today, i embrace the opportunity to consider what i haven’t learned to like (or respect or value) yet. life is too rich with possibility to cut my experience short by settling with dismissive hatred in places where expansive growth could reside. and with that, i am off...to conquer my fear of vulnerability with a good long walk and lots of sweat.



walking into target is rarely an occasion for me. i’m typically in a hurry, ready to grab what i need and go. tonight, however, was different. rushing through the parking lot i looked up and caught the eye of a friend i hadn’t seen in quite some time. as soon as she recognized me she lit up and ran to hug me. literally. she ran. we had a really wonderful (all too brief) time of catching up on some basics and then it was (all too soon) time to say goodbye. in response to my “it is sooooo nice to see you” her husband responded, “it is so nice to be seen.” we laughed and hugged our goodbyes and went our separate ways. later, as i walked back to my car, i realized i was still smiling. it’s been a complicated season and i’m a complicated person (who isn’t) so i never know for sure how people will feel when they see me. cristi’s response to me, however, left no doubt. she lit up. she ran to me. she held my gaze and didn’t let me avoid answering her questions about me. she saw me. in so doing she, quite literally, welcomed me. all of me.

this experience is convicting to me and causes me to consider how i welcome others. in person. on the phone. via email. or text. 

brene brown says that one of the best gifts a parent can give a child is to simply light up when the child enters a room. this could apply anywhere. the best gift a partner might give could be to light up when their partner arrives home from work. or a run. or a nap. the best gift a disgruntled caller could give the customer service rep might be a lightness in their voice. a child could answer their phone in a voice that says, “i welcome your communication” when their parent calls rather than sounding as though they are barely conscious. actually listening for the answer to “how are you” might be an offering. it is, however, so painstakingly difficult to give such gifts.

welcoming others requires effort. it also requires vulnerability.

while i’m quite confident that cristi’s response to seeing me was automatic and authentic, it was also risky. i could have made a “you’re crazy” expression and postured for a quick, dismissive side hug. her husband and daughter could have teased her for her squeal and unabashed excitement. it’s vulnerable to fully welcome someone. you often have no idea what you’ll receive in return.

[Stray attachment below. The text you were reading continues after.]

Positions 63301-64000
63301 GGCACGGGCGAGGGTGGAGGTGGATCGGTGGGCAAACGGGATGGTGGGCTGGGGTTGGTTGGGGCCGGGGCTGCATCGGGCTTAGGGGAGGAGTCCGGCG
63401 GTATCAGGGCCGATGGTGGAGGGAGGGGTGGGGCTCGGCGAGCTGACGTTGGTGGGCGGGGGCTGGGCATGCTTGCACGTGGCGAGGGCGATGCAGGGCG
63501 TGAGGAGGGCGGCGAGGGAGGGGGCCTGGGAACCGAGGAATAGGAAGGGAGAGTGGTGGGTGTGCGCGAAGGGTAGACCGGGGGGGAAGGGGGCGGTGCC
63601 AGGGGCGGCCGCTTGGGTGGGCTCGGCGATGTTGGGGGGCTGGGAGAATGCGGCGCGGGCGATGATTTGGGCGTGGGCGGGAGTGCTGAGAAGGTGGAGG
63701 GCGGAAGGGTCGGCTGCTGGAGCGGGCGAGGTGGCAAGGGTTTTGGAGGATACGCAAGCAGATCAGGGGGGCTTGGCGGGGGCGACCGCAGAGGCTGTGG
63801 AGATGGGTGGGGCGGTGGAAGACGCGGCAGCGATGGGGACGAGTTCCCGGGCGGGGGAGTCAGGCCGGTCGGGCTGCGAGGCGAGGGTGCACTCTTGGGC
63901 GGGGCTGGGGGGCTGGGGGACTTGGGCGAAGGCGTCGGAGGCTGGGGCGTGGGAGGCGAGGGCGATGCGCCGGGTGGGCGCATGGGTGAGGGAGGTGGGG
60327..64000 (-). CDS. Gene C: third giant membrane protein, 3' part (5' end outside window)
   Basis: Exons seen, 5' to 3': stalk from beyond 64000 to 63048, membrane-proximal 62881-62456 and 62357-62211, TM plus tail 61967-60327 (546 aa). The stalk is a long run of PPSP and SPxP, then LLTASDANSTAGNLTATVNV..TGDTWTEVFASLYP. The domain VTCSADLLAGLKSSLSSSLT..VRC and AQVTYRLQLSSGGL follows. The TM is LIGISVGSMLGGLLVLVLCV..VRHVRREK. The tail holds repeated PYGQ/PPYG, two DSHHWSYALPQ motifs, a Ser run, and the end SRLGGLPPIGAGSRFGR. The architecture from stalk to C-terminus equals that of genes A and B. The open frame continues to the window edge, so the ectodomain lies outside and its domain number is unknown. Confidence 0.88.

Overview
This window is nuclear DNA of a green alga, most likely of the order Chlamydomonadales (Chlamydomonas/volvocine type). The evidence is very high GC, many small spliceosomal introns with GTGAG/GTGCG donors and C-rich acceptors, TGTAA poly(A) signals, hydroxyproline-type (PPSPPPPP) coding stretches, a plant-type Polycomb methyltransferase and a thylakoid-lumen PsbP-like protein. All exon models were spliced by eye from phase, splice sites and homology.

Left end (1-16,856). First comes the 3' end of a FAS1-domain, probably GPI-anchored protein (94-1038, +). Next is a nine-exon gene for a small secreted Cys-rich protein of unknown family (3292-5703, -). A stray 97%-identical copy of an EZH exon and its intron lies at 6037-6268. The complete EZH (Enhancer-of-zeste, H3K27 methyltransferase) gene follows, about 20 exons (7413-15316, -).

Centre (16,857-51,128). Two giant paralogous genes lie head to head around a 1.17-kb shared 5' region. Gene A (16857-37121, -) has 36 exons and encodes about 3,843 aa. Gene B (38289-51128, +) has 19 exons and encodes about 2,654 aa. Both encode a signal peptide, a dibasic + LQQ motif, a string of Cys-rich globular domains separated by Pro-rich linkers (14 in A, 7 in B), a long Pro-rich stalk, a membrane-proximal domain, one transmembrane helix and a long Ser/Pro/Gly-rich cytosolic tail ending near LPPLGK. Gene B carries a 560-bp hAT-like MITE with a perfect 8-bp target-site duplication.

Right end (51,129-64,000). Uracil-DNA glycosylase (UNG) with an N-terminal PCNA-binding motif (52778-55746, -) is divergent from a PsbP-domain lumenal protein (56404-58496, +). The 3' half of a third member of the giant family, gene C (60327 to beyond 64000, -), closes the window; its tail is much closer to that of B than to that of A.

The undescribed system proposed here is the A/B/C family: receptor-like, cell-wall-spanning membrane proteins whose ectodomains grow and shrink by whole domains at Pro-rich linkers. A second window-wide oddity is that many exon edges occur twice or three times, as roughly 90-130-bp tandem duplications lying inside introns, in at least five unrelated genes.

what if i run to you and you turn from me? what if i greet you with the cheeriest of voices and you roll your eyes? what if i welcome you graciously and i can tell you have no interest in sharing time or space? what if i initiate and you never respond?

welcoming others without regard for what we will get in return is costly. too often we’re more concerned with how we will be seen than with how we will see those we encounter. we edit and posture and position ourselves. we weigh the possible outcomes and offer up only as much enthusiasm as is “warranted,” making sure we don’t give more than we might receive back. in all, we’re too preoccupied with our own self consciousness and how we might look to authentically welcome others.

we all love to watch others be welcomed wholeheartedly. we can’t look away from reunions at airports, banners in lawns welcoming babies or soldiers home, or bold declarations of love on youtube. last week i cried when a teen ager yelled out from the silence of a waiting crowd, “that’s my sister!” before her drum corp took the field for a very formal performance. what must it have felt like for him to yell from a hushed and full grand stand and what must it felt like for her to hear his voice? i am guessing that the last thing on either of their minds was how he looked as he yelled.

what might it take for each of us to forego our self conscious editing to welcome others boldly, meaningfully, and “loudly,” thinking not of how we will look but of how the other will feel? if you need to practice, i invite you to practice with me...i will receive your welcome and welcome you in return. fully. with running abandon.